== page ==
|Publication Type:||Journal Article|
|Year of Publication:||2009|
|Authors:||Vrijdaghs, A., Muasya, M., Goetghebeur, P., Caris, P., Nagels, A., Smets E.|
|Keywords:||classification, Cyperaceae, cyperoideae, floral ontogeny, flowers, genera, homology, inflorescence, mapanioideae, morphology, origin, perianth, Phylogeny, sem, spikelet|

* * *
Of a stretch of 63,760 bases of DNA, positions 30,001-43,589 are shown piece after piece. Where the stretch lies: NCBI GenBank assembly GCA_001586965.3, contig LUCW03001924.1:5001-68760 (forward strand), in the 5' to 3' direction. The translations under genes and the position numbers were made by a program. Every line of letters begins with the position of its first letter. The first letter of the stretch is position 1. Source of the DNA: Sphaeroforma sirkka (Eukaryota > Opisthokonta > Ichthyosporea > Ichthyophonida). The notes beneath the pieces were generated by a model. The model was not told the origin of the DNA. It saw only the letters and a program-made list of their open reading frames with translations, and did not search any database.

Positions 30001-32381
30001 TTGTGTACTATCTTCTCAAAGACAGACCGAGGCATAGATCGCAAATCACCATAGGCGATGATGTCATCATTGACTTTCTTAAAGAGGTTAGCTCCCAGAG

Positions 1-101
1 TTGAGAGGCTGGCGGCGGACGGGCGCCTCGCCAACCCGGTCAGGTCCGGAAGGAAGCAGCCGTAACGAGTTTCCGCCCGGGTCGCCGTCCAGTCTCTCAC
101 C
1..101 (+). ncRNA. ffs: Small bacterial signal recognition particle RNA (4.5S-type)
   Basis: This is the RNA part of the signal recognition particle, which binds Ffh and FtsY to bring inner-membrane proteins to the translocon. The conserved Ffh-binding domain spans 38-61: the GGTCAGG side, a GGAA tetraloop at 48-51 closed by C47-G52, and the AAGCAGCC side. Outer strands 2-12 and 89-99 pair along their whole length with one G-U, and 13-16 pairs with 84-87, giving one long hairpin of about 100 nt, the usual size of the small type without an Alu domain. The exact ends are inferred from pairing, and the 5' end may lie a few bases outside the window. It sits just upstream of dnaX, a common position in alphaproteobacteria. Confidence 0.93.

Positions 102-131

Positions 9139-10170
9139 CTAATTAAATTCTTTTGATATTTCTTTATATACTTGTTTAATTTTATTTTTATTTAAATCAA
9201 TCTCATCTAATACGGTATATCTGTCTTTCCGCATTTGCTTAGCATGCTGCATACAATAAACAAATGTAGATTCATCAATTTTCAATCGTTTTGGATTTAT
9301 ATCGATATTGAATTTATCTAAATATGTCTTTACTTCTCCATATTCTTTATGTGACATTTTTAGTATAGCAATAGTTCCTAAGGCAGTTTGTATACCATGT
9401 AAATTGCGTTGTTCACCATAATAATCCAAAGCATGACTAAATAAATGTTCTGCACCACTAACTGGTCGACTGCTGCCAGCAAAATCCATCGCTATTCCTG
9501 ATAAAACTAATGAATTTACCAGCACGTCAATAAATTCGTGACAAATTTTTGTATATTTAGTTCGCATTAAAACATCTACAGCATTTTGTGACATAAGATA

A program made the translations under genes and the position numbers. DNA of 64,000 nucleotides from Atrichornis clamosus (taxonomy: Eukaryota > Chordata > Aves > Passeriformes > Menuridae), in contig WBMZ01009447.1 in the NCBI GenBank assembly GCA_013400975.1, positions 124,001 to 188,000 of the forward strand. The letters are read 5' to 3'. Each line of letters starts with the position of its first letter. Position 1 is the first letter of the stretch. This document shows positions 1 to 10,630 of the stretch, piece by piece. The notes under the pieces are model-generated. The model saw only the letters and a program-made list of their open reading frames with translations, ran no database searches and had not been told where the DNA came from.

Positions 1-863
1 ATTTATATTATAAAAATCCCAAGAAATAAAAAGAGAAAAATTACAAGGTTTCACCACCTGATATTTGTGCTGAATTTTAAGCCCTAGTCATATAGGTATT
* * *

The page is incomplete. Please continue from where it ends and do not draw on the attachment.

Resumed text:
Within the Cyperoideae, which comprise all Cyperaceae except the Mapanioideae, several questions of homology are discussed and reinterpreted based on results of our SEM and LM floral ontogenetic studies. In all species studied, spikelets are interpreted as being indeterminate, with spirally to distichously arranged glumes, each subtending (or not) a flower. Floral development starts with the formation of two lateral stamen primordia, simultaneously with, or followed by the formation of a third, abaxial stamen primordium. Perianth parts, if present, originate only after the formation of the androecium, simultaneously with the appearance of an annular ovary primordium, surrounding a central ovule primordium. Perianth parts vary in number and morphology, and, where present, perianth development follows a general pattern. Three (or two) stigma primordia are formed on the top of the rising ovary wall. In dimerous gynoecia, stigma primordia originate either dorsiventrally, resulting in a laterally flattened ovary/nutlet, or laterally, resulting in a dorsiventrally flattened ovary/nutlet. We conclude that in all species studied the spikelet and floral development occurs according to a general, scirpoid, ontogenetic pattern, which we illustrate using new spikelet and floral ontogenetic results in Eleocharis palustris and other species. Spikelet and floral ontogeny in species with apparently deviating morphologies, can be traced back to the general ontogenetic pattern.